• Matt Faircloth

      Hey Dan,
      Are you financing in your own name or in an LLC? I have only seen the 10 deal limit for ownership in personal names, not in LLC’s. Small community banks (those with less than 10 branches and a very small geography of focus) will typically LLC refinance deals and only require a personal guarantee, not that the real estate be held in or show on your personal return. Some of the nation wide portfolio lenders will do it but they are more expensive. They lend on the value of the asset, without much regard for the borrower at all. You can try someone like B2R Finance if you are OK with a higher rate, but they will do the deal.
      I hope that helps!

  3. chris kane

    Great post Matt. An issue I just ran into with the BRRRR strategy is finding a lender that will do a cash out refinance on the appraised value of the rehabbed property prior to Fannie May’s 6 month seasoning period. My appraisal came in high enough to pull out most of my initial investment but the lender will only loan on the purchase price. Like you said, leaving your capital tied up in a property limits your ability to scale and repeat the process. Now I’m patiently waiting a few more months to refinance so that I hit the 6 month mark…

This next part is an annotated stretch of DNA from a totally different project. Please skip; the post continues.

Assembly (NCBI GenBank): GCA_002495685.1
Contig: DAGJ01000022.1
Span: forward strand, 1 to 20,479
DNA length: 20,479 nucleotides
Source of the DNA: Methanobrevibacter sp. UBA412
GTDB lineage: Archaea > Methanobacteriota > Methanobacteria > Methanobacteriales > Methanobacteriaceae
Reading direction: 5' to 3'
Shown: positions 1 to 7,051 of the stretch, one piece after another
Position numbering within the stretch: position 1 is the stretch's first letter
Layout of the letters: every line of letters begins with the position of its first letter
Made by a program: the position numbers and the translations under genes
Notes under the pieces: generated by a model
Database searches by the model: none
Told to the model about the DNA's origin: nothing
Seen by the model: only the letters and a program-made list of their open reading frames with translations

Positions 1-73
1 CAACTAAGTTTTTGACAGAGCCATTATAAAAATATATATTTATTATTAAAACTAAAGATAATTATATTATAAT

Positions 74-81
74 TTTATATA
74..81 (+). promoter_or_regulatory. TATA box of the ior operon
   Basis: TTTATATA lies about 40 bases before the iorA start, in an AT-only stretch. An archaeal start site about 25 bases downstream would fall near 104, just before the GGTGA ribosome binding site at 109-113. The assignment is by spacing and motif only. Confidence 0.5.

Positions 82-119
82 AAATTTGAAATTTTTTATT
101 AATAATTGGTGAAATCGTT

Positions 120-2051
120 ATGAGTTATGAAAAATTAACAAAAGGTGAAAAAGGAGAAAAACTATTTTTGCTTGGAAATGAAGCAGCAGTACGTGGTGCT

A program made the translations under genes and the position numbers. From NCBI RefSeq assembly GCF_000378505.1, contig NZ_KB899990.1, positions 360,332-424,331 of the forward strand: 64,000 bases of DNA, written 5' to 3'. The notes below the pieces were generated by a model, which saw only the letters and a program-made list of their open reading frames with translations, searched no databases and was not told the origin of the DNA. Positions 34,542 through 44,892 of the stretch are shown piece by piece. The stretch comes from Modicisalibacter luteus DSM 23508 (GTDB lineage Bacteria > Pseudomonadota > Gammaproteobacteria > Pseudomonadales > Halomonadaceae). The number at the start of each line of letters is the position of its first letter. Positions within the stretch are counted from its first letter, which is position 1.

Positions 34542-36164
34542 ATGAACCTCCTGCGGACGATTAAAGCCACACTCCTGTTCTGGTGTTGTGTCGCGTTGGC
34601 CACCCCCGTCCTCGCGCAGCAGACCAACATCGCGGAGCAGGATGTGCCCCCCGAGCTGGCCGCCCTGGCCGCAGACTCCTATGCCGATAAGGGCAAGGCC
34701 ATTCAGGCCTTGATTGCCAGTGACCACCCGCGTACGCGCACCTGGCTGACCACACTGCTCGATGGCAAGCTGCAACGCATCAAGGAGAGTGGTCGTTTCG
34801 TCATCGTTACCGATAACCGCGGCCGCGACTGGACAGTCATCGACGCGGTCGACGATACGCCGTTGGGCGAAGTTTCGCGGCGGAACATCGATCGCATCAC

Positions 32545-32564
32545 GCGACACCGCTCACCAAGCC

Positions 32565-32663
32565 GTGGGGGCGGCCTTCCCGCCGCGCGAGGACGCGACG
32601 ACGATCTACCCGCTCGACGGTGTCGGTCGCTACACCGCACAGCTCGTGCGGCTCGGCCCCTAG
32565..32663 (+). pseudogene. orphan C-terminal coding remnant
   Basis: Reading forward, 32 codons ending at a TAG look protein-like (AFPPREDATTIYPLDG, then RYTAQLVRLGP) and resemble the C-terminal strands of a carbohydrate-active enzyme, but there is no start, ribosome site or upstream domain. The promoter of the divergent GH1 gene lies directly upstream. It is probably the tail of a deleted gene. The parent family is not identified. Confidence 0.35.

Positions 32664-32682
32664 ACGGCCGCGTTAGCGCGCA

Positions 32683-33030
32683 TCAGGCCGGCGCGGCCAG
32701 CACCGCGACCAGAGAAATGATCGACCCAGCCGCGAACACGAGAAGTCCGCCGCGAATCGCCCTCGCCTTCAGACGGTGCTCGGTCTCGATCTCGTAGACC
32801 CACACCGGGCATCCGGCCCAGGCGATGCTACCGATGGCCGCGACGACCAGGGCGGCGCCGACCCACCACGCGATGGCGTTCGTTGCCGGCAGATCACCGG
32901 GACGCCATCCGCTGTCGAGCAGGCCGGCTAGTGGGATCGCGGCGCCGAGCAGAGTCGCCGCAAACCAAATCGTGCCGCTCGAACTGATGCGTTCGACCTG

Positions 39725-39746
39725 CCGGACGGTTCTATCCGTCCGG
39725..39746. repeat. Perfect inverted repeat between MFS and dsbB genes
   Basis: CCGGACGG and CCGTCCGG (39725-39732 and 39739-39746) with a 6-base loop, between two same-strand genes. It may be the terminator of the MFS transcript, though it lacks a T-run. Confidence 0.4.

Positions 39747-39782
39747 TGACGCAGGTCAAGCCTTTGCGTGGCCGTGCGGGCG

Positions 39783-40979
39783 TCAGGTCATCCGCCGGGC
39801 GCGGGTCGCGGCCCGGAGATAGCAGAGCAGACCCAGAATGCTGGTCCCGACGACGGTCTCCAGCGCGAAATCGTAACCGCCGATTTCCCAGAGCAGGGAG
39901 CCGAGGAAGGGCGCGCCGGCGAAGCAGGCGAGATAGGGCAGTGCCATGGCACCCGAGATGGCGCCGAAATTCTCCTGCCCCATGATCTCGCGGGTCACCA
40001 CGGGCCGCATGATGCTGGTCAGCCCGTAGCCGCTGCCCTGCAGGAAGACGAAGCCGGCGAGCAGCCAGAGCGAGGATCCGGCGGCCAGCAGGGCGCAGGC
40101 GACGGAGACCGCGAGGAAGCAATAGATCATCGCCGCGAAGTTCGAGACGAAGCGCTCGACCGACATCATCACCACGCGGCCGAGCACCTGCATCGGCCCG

• Matt Faircloth

      Hey Chris,
      You are probably not dealing with the right lender. If your banker is going off Fannie May guidelines then they are going to sell the loan to Fannie May after closing. Small Community Banks don’t sell those loans, they hold them in house so they are not governed or concerned with FM’s regulations. You should be able to find a bank that will do the deal and refinance out your equity inside of the 6 month seasoning period if you look around a bit. Try and find a bank that has just a few branches and is local to your investment.